Lift­ing the soul of the na­tion

Progress be­ing made in fight against AIDS

China Daily (USA) - - COMMENT -

Speak­ing atWed­nes­day’s open­ing cer­e­mony for the 10th congress of the China Fed­er­a­tion of Lit­er­ary and Art Cir­cles and the ninth congress of the Chi­ne­seWrit­ers’ As­so­ci­a­tion, Pres­i­dent Xi Jin­ping called on Chi­nese artists and writ­ers to step out­side their own space and let their hearts beat in time to the rhythm of the peo­ple’s.

Call­ing peo­ple “the cre­ators of his­tory and sculp­tors of the times”, Xi said their “deeds on an epic scale are abun­dant, we just need the am­bi­tion to make epic works”.

He said the na­tion’s lit­er­ary and artis­tic works should be peo­ple­fo­cused, and artists and writ­ers should serve the peo­ple by inspiring them with works that en­cour­age ev­ery Chi­nese per­son’s “sense of na­tional pride and honor”.

He called for works that cater to the times and fea­ture no­table Chi­nese el­e­ments, which means artists and writ­ers should have a pro­found un­der­stand­ing of Chi­nese cul­ture and a high level of cul­tural con­fi­dence.

To re­al­ize the great re­ju­ve­na­tion of the Chi­nese na­tion, there is need for not only ma­te­rial devel­op­ment, but also for cul­tural works that re­flect the times, in­spire peo­ple and en­cour­age them to re­al­ize their dreams.

De­spite suf­fer­ing set­backs and dif­fi­cul­ties in its mil­len­ni­ums-long his­tory, the con­tin­ual sur­vival, devel­op­ment and pros­per­ity of the Chi­nese na­tion is in­sep­a­ra­ble from the vigor of its cul­ture.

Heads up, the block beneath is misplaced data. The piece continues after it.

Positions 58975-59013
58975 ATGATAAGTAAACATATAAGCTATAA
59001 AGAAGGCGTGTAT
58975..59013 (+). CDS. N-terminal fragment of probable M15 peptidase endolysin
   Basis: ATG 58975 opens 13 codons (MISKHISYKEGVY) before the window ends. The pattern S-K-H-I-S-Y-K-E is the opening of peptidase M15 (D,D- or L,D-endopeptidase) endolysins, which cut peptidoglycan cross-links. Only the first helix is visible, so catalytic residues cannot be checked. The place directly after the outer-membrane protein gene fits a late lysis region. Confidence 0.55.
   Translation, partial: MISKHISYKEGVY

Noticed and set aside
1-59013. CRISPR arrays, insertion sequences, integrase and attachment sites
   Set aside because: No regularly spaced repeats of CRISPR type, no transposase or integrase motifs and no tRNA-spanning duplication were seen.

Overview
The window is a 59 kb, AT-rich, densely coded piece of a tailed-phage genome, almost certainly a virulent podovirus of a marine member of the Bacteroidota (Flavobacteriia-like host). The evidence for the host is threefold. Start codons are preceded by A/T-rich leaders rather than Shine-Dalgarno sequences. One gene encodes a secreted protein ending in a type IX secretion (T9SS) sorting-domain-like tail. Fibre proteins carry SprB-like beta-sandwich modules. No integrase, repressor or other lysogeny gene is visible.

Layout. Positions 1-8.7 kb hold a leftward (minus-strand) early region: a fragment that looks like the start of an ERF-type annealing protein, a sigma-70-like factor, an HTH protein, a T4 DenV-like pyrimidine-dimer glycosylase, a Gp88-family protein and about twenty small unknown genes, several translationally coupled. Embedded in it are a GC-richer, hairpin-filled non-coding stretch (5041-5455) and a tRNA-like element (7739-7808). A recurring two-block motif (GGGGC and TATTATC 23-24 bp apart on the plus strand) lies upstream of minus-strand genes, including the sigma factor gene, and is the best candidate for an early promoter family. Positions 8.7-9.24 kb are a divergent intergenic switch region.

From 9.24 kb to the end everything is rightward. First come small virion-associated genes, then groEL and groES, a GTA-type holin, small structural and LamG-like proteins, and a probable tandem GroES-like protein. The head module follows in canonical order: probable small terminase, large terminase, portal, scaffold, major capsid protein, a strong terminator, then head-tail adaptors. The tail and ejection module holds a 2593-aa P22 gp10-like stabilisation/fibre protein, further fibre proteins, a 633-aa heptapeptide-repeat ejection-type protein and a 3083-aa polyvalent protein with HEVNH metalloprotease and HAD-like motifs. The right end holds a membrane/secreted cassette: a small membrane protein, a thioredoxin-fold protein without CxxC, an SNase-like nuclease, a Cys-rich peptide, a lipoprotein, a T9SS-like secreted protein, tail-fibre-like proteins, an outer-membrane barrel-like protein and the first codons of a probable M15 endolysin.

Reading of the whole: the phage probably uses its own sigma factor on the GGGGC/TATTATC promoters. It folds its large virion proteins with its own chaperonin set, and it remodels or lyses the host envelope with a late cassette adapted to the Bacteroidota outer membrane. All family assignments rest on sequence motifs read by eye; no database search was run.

Artists and writ­ers should drive home the knowl­edge that cul­ture and the arts are closely re­lated to a na­tion’s destiny. Cul­ture is the essence and soul of a coun­try and a na­tion, and with­out cul­tural con­fi­dence, a coun­try will lack an iden­tity of its own.

Vivid sto­ries are not in short sup­ply in China, but the key is to tell them well. “We should sing and hop be­tween the branches and leaves like lit­tle birds, and also fly and take a viewfrom high above like ea­gles,” Xi said. News: Sub­scrip­tion: Ad­ver­tise­ment: Phone app: — PEO­PLE’S DAILY

THURS­DAY WAS THE 29TH WORLD AIDS DAY. Long feared and stig­ma­tized, the dis­ease is less likely to cause as much panic and con­fu­sion among peo­ple as it used to. How­ever, there is still a long way to go in the fight against the dis­ease. Bei­jing News com­mented on Thurs­day:

HIV/AIDS is caused by a virus that in­fects cells of the im­mune sys­tem, weak­en­ing the sys­tem and mak­ing the pa­tient more sus­cep­ti­ble to in­fec­tions. Due to the lack of an ef­fec­tive cure as of now, those with HIV/AIDS still live in the fear of death.

But for many who are in­fected with the virus, the dis­crim­i­na­tion they face has caused tremen­dous harm to their dig­nity and daily lives. There have even been protests against treat­ing those with the virus by some who say it was a “de­served pun­ish­ment” for those who “did not take re­la­tion­ships se­ri­ously”.

The good news is such prej­u­dices are much less seen or heard, thanks to the global ef­forts to pro­mote HIV/AIDS aware­ness and pre­vent trans­mis­sion of the dis­ease over the past decades. It is es­ti­mated that the num­ber of newly in­fected peo­ple dropped 35 per­cent in 2014, in com­par­i­son to that in 2000, and the re­ported death toll has de­clined 42 per­cent over the same pe­riod.

That has a lot to do with the fact that there are in­creas­ingly suc­cess­ful at­tempts to con­tain the spread of the virus and treat those who are in­fected since med­i­cal treat­ment started to in­volve the com­bi­na­tion of three or more anti-vi­ral drugs two decades ago.

In other words, there is plenty of hope that the once-in­cur­able dis­ease will be­come a con­trol­lable chronic one.

15 Huixin Dongjie Chaoyang, Bei­jing 100029 +86 (0) 10 6491-8366; ed­i­tor@chi­nadaily.com.cn +852 2518 5111 +86 400-699-0203; sub­scribe@chi­nadaily.com.cn +86 (0) 10 6491-8631; ads@chi­nadaily.com.cn chi­nadaily.com.cn/iphone 1500 Broad­way, Suite 2800, New York

Newspapers in English

Newspapers from China

© PressReader. All rights reserved.